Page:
Academics, artists, activists and a drag queen
They’ve been called bakla, tomboy, bading, silahis, and tibo. And on January 23rd and 24th, they were recognized as community leaders and role models.
At Diasporic Intimacies: Queer Filipinos/as and Canadian Imaginaries, Filipino-Canadian history was made with the first-ever queer Filipinos in Canada conference. For lead organizer Professor Robert Diaz, the three events were a huge success, with over 250 attendees and a strong display of public support.
Organizing committee member Karlo Azores emphasized that this event was possible because of the tremendous presence of queer Filipinos in academia. “Imagine this: most of the Filipino professors in Canada are queer,” he said. “The contribution of LGBTQ (Lesbian, Gay, Bi, Transgender, Queer) scholarship is immense.”
Diaz asked former OISE professor Roland Coloma to give the opening keynote. He credited Coloma with making research into the Filipino-Canadian community’s queer history possible. “This is a groundbreaking event for Canada and North America,” Coloma said. “Even in the U.S., we’ve never had anything like this… This event is one of a kind.”
Filipino presenters came from across North America to speak about topics as varied as indigeneity, community organizing, intimacy, dementia, mental health, bathhouses, beauty pageants, and more.
Some audience members reflected that this was their first time hearing terms like homo-normative, cis-gendered, and hybridity. Others were inspired by presenters Melanya Liwanag Aguila and Pj Alafriz, who spoke about community organizing before social media. Current OCAD students were excited to learn about Babaylan, a Pinay lesbian support group formed over 20 years ago.
Emmy award-winning producer Lisa Valencia-Svensson was a highlight, with her political Pride parade costumes. Using colourful dresses, dance-proof headpieces, and strategically-placed signage, she protested against refugee health care cuts, Rob Ford, Stephen Harper, and more. Her costumes attracted national media coverage for her causes. As Diaz said, “What’s body? Standing in front of everyone as a historical act.”
Many presenters shared coming-of-age experiences. Teacher and UKPC (Ugnayan ng Kabataang Pilipino sa Canada) Secretary General Ken Santos spoke about a Pinay who told him that because he was gay, he would go to hell, and a York University student who told him that he was gay because he had chosen to be.
Ben Bongolan, Settlement Coordinator at The 519, remembered being inspired by a queer leader of the University of Toronto Filipino group, FSAT. He said that her leadership “instilled a deeper responsibility to create a world that I want other people to live in”— a lesson which inspires him in his settlement work today.
Revolutionary activist Kim Abis honoured the friends, family, and UKPC members who encouraged them as a youth, noting that their own queer high school classmates did not have the same supportive networks, and that youth are often mistaken to be anti-social.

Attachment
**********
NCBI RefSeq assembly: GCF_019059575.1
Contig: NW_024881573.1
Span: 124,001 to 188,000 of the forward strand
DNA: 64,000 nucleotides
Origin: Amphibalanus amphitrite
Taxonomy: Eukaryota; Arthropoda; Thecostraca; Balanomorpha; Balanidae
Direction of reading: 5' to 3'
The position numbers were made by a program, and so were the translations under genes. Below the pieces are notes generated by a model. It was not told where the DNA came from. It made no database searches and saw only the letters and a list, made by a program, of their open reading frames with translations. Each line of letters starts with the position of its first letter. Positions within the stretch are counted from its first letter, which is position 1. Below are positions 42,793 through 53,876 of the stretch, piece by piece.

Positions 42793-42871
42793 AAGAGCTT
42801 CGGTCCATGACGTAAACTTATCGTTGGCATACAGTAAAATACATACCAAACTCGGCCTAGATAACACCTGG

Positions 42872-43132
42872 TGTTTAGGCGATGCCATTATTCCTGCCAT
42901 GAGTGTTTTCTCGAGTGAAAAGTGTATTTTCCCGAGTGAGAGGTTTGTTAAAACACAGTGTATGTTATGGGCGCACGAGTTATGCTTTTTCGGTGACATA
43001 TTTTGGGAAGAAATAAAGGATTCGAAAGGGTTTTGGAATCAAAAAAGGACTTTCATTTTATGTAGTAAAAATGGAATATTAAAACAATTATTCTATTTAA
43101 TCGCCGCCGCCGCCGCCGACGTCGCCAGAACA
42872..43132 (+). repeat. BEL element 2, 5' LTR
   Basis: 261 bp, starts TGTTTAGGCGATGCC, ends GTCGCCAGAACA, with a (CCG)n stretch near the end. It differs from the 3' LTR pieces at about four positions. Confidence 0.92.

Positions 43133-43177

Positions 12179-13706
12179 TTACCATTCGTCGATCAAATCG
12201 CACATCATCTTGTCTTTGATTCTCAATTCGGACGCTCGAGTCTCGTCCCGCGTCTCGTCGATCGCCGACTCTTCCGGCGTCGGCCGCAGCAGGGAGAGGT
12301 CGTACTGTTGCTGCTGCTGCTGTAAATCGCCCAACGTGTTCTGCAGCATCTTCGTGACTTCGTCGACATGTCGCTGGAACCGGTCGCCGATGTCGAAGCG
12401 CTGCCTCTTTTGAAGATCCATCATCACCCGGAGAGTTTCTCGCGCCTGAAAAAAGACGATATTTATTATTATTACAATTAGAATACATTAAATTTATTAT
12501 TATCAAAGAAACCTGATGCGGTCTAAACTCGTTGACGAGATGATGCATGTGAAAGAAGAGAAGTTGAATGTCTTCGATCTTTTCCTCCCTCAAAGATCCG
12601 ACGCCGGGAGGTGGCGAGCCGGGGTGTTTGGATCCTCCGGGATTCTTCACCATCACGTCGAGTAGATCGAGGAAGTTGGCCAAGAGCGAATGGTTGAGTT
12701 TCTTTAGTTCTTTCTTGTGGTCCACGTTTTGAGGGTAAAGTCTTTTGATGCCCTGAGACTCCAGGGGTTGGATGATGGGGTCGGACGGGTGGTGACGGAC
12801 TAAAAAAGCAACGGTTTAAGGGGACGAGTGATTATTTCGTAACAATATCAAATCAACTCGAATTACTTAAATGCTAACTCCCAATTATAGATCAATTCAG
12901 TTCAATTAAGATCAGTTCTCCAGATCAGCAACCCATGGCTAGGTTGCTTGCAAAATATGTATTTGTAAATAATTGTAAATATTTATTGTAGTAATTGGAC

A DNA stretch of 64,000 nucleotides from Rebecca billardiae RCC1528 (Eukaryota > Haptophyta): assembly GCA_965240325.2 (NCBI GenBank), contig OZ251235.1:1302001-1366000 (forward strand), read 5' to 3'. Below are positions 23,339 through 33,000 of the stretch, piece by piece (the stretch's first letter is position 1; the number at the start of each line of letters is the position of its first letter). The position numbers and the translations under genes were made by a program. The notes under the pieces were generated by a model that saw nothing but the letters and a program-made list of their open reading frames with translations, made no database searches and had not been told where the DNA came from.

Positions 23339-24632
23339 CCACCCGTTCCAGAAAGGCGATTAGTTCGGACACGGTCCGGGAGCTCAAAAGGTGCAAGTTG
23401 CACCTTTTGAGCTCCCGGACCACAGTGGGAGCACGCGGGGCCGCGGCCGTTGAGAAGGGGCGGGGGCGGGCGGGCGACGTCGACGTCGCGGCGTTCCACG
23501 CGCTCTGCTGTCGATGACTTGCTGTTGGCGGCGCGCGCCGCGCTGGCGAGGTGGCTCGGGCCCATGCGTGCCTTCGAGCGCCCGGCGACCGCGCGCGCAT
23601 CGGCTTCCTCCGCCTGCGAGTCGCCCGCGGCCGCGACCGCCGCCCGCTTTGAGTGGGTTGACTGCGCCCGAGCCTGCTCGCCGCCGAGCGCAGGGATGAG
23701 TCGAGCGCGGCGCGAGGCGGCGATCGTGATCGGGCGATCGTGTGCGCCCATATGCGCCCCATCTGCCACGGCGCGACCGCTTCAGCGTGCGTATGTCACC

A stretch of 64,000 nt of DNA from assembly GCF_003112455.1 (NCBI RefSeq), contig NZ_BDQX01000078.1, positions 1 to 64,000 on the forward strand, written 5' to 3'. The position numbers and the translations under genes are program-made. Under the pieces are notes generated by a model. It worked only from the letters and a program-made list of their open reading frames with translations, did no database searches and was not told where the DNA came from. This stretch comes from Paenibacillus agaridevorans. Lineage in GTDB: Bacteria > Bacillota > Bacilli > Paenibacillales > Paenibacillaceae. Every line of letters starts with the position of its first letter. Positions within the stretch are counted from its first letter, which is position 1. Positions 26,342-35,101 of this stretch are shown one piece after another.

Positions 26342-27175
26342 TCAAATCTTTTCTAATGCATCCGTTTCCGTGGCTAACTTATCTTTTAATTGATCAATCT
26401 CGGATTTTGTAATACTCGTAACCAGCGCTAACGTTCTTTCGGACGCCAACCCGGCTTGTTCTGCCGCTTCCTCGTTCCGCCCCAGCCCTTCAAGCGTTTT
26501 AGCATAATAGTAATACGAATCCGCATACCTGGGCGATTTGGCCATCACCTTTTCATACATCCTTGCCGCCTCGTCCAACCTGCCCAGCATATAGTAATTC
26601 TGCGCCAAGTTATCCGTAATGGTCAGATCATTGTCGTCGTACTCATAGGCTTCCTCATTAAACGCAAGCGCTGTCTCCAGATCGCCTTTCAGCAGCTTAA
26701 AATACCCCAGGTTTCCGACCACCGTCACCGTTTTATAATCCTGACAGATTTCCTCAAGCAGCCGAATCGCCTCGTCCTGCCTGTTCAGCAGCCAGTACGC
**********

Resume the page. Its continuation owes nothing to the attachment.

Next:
Receiving support was also key for interdisciplinary artist Jo SiMalaya Alcampo, who noted that it was important to talk about “those who do not make it.” She said, “When I came out, my mom stopped speaking to me. She actually told me, ‘You will be the only gay Filipino in the world. Parents need support as much as we do. Their intentions are loving, but it can cause soul wounds.”
With enthusiastic participation from the arts community, attendees also enjoyed moving performances by singer Casey Mecija, and Pantayo, an all-women’s kulintang collective.
At the Open Gallery, a packed audience witnessed the glamorous Sofonda Cox, Canada’s top drag queen, whose performance was so tremendous that it spilled out of the gallery and into the street.
At the Artist Dialogue event, Julius Manapul showed how he had re-claimed words like Rice Queen, bakla, and bading by using them in his artwork. “I realized that my work became stronger right when I accepted those queer texts that I had been forgetting,” he said.
OCAD student and Clutch artist Blessie Maturan noted that the art was also about being a member of the Filipino diaspora. “The content also has to do with our parents’ hardships,” she said. “Nurses, nannies, and more… It’s the first struggle for an economy that is rising. This is putting us on the map. I’m proud to be included here.”
For Robert Diaz, the conference is over, but his work supporting the LGBTQ Filipino-Canadian community is not. He is now taking nominations for the first Queer Filipino/a Community Service Award. This will honour an individual who assists those who are marginalized due to class, gender, sexuality, and/or ability.
The recipient will receive $250, a letter of recommendation, and acknowledgment at the closing of the art exhibit. Nominations are due on February 13th, and application forms are at queerfilipinosincanada.ca.
In his closing keynote speech, renowned Asian-American professor Martin Manalansan ended the conference with the words, “Let us continue telling our stories with a critical eye and a flirty stance.” Through a conference that has united artists, community workers, and academics, there is hope that we will move together towards a future where all identities are not only accepted, but celebrated.
Note: The “Visualizing the Intimate in Filipino/a Lives” art show will be exhibited at the Open Gallery (49 McCaul Street) until February 15th. Admission is free.
This article was originally published in The Philippine Reporter on February 15th, 2015.